Tangential forces generated between contacting surfaces are called friction forces and occur to some degree in the interaction between all real surfaces. Whenever a tendency exists for one contacting surface to slide along another surface, the friction forces developed are always in a direction to oppose this tendency.
Friction forces are present throughout nature and exist in all machines no matter how accurately constructed or carefully lubricated. A machine or process in which friction is small enough to be neglected is said to be ideal. When friction must be taken into account, the machine or process is termed real. In all cases where there is sliding motion between parts, the friction forces result in a loss of energy which is dissipated in the form of heat. Wear is another effect of friction.
Types of Friction: In this article we brieﬂy discuss the types of frictional resistance encountered in mechanics. The next article contains a more detailed account of the most common type of friction, dry friction.
(a) Dry Friction. Dry friction occurs when the unlubricated surfaces of two solids are in contact under a condition of sliding or a tendency to slide. A friction force tangent to the surfaces of contact occurs both during the interval leading up to impending slippage and while slippage takes place. The direction of this friction force always opposes the motion or impending motion. This type of friction is also called Coulomb friction. The principles of dry or Coulomb friction were developed largely from the experiments of Coulomb in 1781 and from the work of Morin from 1831 to 1834.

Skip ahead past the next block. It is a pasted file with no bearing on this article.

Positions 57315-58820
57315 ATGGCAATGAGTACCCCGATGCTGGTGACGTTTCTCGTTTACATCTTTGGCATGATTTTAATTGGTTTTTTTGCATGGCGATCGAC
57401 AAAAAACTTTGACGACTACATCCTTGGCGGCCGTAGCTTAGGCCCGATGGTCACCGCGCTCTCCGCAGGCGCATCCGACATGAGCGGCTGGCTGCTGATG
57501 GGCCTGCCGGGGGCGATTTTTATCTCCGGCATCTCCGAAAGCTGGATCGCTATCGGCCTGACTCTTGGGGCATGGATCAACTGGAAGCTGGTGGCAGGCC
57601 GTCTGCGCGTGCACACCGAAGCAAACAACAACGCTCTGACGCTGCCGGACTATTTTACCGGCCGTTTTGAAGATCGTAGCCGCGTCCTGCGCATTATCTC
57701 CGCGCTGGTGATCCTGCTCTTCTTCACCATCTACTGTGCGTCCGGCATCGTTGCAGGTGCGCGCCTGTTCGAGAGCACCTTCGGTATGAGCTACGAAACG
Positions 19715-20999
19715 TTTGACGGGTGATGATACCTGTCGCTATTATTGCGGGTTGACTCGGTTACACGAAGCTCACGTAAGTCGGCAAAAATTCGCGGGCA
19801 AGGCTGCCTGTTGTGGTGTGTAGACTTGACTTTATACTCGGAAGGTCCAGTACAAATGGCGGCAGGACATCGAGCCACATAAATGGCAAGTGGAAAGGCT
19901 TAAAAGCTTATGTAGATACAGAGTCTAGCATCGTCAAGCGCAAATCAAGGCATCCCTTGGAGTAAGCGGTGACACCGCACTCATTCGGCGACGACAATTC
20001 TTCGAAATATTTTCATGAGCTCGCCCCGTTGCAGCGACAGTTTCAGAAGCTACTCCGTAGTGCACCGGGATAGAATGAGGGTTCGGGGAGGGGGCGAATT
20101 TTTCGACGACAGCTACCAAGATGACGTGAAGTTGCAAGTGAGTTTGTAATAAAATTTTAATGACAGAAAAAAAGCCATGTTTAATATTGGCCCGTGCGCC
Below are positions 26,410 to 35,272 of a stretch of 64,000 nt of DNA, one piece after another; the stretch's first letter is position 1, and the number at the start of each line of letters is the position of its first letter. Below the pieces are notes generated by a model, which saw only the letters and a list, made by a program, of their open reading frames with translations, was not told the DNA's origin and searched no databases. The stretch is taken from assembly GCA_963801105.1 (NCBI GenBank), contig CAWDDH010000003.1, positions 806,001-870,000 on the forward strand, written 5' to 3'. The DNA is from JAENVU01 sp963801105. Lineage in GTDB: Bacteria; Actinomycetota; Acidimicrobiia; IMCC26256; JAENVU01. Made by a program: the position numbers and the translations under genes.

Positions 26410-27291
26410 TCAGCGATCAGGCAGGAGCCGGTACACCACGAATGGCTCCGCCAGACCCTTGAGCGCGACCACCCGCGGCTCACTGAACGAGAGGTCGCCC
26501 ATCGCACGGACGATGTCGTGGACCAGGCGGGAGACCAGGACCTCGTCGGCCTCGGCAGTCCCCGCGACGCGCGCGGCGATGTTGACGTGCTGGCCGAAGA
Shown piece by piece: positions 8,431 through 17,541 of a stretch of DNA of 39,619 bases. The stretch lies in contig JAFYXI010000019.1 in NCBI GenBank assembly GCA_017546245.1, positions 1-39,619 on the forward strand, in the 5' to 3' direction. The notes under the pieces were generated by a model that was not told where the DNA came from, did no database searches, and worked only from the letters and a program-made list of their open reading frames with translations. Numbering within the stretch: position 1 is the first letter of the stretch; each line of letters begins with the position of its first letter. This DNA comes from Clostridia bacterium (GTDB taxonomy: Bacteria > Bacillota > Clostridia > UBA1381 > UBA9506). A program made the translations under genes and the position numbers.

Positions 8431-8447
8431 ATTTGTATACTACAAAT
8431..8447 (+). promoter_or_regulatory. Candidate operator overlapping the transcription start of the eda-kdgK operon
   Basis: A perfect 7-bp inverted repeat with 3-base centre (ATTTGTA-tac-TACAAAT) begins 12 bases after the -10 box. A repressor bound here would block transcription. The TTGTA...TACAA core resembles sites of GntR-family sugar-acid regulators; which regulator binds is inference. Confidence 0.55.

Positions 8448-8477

(b) Fluid Friction. Fluid friction occurs when adjacent layers in a ﬂuid (liquid or gas) are moving at different velocities. This motion causes frictional forces between ﬂuid elements, and these forces depend on the relative velocity between layers. When there is no relative velocity, there is no ﬂuid friction. Fluid friction depends not only on the velocity gradients within the ﬂuid but also on the viscosity of the ﬂuid, which is a measure of its resistance to shearing action between ﬂuid layers.
(c) Internal Friction. Internal friction occurs in all solid materials which are subjected to cyclical loading. For highly elastic materials the recovery from deformation occurs with very little loss of energy due to internal friction. For materials which have low limits of elasticity and which undergo appreciable plastic deformation during loading, a considerable amount of internal friction may accompany this deformation. The mechanism of internal friction is associated with the action of shear deformation, which is discussed in references on materials science. Because this book deals primarily with the external effects of forces, we will not discuss internal friction further.